By Michael Brooks LIGO’s detectors, including this one in Livingston, Louisiana, must separate gravitational wave signals from natural seismic vibrationsCaltech/MIT/LIGO LabThe Nobel prizewinning LIGO collaboration has published a paper describing in more detail than ever before how it analyses gravitational wave signals, partly in response to an investigation by New Scientist. But some physicists still say…


                        <figure class="article-image-inline" data-method="caption-shortcode"><img src="https://images.newscientist.com/wp-content/uploads/2015/08/ns-logo-for-featured-image.jpg?width=1200" data-src="https://images.newscientist.com/wp-content/uploads/2019/09/10172754/ligo-livingston-aerial-02.jpg?width=1200" data- class="image lazyload size-full wp-image-2216073" alt="Aerial view of LIGO's Livingston detector" data-credit="Caltech/MIT/LIGO Lab" data-caption="Goes here"><div class="image-details"><figcaption class="font-sans-serif-xxxs--bold">LIGO&rsquo;s detectors, including this one in Livingston, Louisiana, must separate gravitational wave signals from natural seismic vibrations</figcaption><p class="credit font-sans-serif-xxxs--regular">Caltech/MIT/LIGO Lab</p></div></figure>The Nobel prizewinning LIGO collaboration has published a paper describing in more detail than ever before how it analyses gravitational wave signals, partly in response to an investigation by&nbsp;<em>New Scientist</em>. But some physicists still say LIGO&rsquo;s work contains errors.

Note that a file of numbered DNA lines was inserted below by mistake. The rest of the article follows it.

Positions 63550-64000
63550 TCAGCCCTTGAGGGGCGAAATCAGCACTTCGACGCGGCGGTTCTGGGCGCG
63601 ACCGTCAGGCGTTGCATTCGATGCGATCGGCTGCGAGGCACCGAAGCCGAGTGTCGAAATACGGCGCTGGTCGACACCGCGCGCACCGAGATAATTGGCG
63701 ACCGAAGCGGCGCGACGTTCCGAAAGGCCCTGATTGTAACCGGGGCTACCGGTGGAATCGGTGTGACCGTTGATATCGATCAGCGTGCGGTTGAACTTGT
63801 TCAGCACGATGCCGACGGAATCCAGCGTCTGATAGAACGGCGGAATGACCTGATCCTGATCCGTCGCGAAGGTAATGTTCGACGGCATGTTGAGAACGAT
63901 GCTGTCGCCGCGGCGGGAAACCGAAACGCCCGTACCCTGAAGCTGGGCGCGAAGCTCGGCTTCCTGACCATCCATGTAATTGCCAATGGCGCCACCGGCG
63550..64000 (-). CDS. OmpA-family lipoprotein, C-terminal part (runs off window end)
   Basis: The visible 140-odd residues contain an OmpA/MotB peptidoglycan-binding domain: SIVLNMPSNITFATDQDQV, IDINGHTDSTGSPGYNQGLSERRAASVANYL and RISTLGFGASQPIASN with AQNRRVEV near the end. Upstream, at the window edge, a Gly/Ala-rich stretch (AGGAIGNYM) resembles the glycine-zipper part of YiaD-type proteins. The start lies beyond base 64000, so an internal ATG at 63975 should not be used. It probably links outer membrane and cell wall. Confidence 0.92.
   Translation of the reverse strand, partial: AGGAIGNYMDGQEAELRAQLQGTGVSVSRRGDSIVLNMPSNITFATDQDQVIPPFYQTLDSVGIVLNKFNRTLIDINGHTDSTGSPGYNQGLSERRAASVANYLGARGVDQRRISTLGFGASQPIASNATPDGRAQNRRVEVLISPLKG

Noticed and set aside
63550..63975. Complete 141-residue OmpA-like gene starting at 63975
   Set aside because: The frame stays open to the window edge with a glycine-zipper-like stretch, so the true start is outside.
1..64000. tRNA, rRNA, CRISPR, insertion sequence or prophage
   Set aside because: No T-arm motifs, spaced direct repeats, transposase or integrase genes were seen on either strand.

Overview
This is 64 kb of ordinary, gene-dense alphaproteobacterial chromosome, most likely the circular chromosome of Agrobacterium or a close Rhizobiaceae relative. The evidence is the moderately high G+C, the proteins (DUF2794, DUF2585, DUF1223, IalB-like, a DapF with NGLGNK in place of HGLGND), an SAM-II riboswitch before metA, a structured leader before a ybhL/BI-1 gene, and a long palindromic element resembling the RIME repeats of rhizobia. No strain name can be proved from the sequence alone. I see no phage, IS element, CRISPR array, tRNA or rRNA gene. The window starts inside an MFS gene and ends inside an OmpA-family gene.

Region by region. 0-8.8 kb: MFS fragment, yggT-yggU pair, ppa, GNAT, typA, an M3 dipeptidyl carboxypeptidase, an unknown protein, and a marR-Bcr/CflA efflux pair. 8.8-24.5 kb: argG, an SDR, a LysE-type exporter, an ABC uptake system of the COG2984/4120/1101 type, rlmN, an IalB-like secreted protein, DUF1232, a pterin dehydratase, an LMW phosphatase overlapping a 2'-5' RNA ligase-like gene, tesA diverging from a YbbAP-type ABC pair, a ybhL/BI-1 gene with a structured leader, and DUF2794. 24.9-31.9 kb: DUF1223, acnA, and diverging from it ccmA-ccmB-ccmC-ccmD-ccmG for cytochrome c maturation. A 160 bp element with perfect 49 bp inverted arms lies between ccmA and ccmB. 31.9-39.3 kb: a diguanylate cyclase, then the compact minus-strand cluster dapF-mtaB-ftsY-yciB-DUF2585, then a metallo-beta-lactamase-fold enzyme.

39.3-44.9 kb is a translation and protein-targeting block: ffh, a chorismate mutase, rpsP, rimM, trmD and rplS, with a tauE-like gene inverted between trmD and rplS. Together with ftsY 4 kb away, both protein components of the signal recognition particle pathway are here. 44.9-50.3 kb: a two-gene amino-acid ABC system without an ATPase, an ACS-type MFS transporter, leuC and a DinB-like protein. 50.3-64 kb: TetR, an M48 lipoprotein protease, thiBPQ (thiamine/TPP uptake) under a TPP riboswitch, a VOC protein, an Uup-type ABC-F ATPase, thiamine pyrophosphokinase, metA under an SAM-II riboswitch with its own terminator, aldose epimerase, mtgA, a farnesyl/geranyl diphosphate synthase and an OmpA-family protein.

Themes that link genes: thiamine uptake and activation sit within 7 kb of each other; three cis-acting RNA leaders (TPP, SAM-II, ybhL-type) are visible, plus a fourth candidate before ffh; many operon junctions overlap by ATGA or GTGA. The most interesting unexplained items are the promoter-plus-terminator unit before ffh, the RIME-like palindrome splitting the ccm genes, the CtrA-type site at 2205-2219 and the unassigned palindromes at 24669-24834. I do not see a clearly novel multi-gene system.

Almost no one doubts that gravitational waves exist. They are a prediction of general relativity, a highly successful physics theory. When the Laser Interferometer Gravitational-Wave Observatory (LIGO) first announced it had detected one in 2016 it was cause for celebration …

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